It’s true that at-will employees can be fired for any reason or no reason at all, as long as that reason isn’t discriminatory. Many employers therefore conclude that they don’t have to tell an employee why he’s being let go.
But some even conclude they don’t have to document the reason, either. That can be a big mistake.
If the employee sues, you will have to state the reason behind the discharge, if only to counter claims that discrimination was the true reason. If you can’t provide a specific reason or come up with one after the fact, courts are going to be suspicious.
The best approach is to document the underlying reasons at the time you make the termination decision.
Recent case: After she filed a discrimination claim, Bonnie Barkley was not rehired as a substitute teacher. She alleged retaliation.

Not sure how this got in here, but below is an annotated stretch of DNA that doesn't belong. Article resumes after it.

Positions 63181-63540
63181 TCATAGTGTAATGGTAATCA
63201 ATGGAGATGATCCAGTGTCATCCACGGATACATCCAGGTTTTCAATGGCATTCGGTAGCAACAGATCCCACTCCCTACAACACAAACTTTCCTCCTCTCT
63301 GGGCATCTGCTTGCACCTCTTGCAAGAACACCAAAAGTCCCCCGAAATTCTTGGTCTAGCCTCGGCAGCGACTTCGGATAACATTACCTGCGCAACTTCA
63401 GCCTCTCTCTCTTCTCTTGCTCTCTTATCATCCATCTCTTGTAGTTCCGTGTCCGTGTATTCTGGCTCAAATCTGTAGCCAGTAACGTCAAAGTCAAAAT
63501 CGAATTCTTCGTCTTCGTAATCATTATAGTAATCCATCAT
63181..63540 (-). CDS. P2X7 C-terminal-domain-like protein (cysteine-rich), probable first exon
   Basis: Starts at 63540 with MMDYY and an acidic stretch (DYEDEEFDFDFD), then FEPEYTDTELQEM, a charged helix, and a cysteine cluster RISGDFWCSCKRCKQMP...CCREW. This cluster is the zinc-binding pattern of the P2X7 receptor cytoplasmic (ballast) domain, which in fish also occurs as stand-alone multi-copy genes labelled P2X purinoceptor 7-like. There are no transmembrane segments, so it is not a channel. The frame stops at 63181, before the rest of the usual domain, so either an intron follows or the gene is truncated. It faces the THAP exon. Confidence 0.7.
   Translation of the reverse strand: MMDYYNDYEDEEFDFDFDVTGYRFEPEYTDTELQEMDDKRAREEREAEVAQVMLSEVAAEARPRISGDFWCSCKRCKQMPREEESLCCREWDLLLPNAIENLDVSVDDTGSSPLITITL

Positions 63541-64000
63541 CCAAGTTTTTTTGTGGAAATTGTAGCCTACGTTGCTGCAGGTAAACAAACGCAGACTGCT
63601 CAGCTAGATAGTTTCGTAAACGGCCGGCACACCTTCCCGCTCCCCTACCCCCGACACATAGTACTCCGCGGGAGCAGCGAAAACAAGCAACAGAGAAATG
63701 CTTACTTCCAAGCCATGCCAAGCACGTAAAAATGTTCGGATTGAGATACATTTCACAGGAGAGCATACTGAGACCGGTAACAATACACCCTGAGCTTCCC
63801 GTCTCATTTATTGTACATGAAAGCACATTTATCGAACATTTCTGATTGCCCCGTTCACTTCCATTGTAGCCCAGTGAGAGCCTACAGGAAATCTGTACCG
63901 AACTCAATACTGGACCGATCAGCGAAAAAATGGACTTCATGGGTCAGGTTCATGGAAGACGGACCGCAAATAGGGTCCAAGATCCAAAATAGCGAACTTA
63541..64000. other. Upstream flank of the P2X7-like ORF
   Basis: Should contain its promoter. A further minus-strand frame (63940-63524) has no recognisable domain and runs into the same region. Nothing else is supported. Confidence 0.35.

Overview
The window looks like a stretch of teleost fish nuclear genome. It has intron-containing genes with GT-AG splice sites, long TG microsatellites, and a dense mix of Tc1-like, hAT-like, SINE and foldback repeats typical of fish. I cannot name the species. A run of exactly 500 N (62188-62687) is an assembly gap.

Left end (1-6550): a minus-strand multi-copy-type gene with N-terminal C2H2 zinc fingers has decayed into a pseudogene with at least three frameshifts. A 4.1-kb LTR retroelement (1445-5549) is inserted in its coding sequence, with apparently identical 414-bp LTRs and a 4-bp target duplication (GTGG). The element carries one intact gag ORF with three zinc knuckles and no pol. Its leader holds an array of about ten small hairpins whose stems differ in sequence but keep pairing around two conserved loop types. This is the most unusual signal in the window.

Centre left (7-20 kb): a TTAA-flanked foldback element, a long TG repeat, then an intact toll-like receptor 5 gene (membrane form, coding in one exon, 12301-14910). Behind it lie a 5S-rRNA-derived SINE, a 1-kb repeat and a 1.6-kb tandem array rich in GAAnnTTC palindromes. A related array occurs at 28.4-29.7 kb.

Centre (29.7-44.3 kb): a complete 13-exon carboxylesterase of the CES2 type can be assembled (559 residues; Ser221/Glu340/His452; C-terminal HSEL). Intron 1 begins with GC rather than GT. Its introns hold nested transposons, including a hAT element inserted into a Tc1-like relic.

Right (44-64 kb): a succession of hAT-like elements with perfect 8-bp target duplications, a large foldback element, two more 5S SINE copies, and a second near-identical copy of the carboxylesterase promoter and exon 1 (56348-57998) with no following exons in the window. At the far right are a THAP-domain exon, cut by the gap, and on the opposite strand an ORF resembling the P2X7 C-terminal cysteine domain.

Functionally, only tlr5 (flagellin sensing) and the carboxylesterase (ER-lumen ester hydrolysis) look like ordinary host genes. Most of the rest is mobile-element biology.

But the school district offered records showing that the real reason she was terminated was that she was argumentative, erratic and sometimes exhibited aggressive behavior. That was enough to counter her retaliation claim. (Barkley v. Penn Yan Central School District, No. 09-3975, 2nd Cir., 2011)
Final note: It’s a good idea to have a witness present at the discharge meeting. That way, the employee can’t later claimtold her she was being fired for a suspect reason. Include a summary of the meeting in the employee’s personnel file and have the witness sign off on the account.
- How to Fire an Employee the Legal Way: 6 Termination Guidelines
- More than one reason to terminate? Be sure to carefully document your rationale
- Beat FMLA suit by showing you would have fired anyway
- How to guarantee a lawsuit: Terminate only older workers during reduction in force
- HR legislation in Congress: What's hot, what's not?